Do current events affect fiction?

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Monday musings by multiple bestsellers

There is much happening in the world today. Events are reaching the lives of more and more people, more deeply than is usual in our fragmented, digitally distanced society.

If fiction offers a mirror to society, how do fiction writers incorporate the events of the day they write? BestSelling authors muse about how current events may seep into their writing.

David C. Cassidy, horror

David C. Cassidy

As a fiction author, I often find it useful—and necessary—to incorporate current events or topics into my writing. To me, it brings a sense of urgency and legitimacy to the story when you can bring our world into the ones I create.

Sometimes, I’ll be direct and work an event into a story because it’s a definitive part of the narrative; it simply has to be there. My novel Velvet Rain, being a time-travel thriller, has several historical events in it, as well as “current” events with respect to the time period. Other times, I’ll make passing references to real-world events because it adds realism and impact. As a whole, I think readers enjoy that kind of thing—it makes a connection between what they have experienced in their world and the one they’re being drawn into with my stories.

J.L. Oakley, historical fiction

J.L. Oakley

Writing historical fiction can always be a way to remind the gentle reader that some issues have been around for some time and as justice, progress is made, there are always steps back and then forward. Or maybe tell the story of a real person who might have been left out of the narrative by having a character interact with that person.

Certainly writing about Kanakas or Hawaiians in the 1860 Pacific northwest is always a jolt to those who love to party in their boats out in the San Juan Islands. Few know that their beloved Friday Harbor was once known as a Friday’s Harbor, named after the Hawaiian shepherd whose hut was just up the hill. His story was erased.

Seb Kirby

Seb Kirby, thriller, psychological thriller and science-fiction

I think this happens anyway, whether the author plans it or not. Each book is a kind of projected future – unless it’s self defined as historical. And as William Gibson says: Imaginary futures are always… about the day in which they’re written. Which means all sorts of stuff about the current world seeps into everyone’s story telling. This is why books written thirty years ago are of their time, just as our books will be of our time. So, I don’t believe in incorporating real  current events. Better to let our stories speak for themselves of the times in which we live. 

DelSheree Gladden, romance, paranormal, fantasy and mystery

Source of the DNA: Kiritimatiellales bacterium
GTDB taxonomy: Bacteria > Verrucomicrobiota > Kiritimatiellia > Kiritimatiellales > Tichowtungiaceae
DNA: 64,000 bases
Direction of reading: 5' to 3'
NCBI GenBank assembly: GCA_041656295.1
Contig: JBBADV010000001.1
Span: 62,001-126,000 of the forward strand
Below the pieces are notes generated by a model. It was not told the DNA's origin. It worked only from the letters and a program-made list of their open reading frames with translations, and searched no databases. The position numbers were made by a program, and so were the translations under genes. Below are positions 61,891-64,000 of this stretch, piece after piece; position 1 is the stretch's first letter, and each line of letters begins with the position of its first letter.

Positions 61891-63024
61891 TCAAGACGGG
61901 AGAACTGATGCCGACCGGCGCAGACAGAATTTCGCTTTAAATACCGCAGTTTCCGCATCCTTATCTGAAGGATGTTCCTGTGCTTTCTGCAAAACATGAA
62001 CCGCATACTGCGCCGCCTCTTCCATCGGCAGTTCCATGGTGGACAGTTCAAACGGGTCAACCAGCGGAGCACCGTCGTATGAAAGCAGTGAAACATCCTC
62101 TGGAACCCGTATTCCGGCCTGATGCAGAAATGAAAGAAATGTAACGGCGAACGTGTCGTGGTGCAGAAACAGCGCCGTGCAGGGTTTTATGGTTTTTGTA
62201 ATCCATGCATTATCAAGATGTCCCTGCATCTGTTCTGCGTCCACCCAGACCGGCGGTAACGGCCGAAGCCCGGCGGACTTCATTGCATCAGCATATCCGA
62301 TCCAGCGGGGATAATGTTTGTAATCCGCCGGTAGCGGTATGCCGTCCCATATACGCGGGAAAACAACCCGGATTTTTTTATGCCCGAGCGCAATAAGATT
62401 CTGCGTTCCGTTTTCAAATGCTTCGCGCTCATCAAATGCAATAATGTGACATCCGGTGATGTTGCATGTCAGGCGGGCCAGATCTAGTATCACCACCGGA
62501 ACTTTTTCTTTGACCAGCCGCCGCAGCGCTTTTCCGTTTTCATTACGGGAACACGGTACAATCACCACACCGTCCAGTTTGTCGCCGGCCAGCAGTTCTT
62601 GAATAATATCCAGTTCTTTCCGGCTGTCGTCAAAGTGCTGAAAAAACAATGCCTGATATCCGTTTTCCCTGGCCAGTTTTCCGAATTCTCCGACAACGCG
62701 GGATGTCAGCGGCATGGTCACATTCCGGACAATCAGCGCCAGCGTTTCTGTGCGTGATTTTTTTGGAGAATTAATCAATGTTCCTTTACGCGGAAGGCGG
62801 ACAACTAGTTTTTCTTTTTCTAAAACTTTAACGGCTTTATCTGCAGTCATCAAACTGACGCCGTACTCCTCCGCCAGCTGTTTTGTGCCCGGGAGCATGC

DelSheree Gladden

I try not to include specific current events in my writing, because it does date the stories. However, I do think the hard topics brought up by specific events can be incorporated into fiction as a way to discuss difficult subjects in a safer space than what social media provides in many cases. In fiction, a tough topic can become personal to the reader, and hopefully give them a different perspective.

Fiction creates something of a buffer, because the characters aren’t real. Their opinions aren’t coming from a friend or family member on Facebook they feel they have to reactor respond to. They can take in the story without the pressure to respond publicly, and hopefully it can sink in and resonate.

Gae-Lynn Woods, mystery, thriller, comic thriller

Gae-Lynn Woods

I think it’s inevitable that current events, or more accurately the impact of those events, winds up in my writing. Current events on a personal / local level or a national or international level have triggered each of my stories, although my books usually come at those events from an angle, rather than head on.

The very real, horrific death of James Byrd, Jr. sparked the idea for Avengers of Blood. That book is not his story, but unaddressed racial tensions from decades ago, and how they carry into the present, became the story. Like Sheree, I want to avoid dating my stories, but when an event strikes me deeply, it’s something I need to explore.

Scott Bury, historical fiction, biography, fantasy, mystery

Scott Bury

Fiction writers never create their stories out of nothing. Even the farthest-out fantasy of the weirdest world has seeds in the reality of today and history. 

Fiction gives readers a new lens to view the events of history and current times. Readers can then see the events, other people, trends and ideas from a different perspective. In that way, fiction can increase sympathy and empathy, and bring us together.

Wildfire: Wine Country Mystery #1 by Scott Bury
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About Scott Bury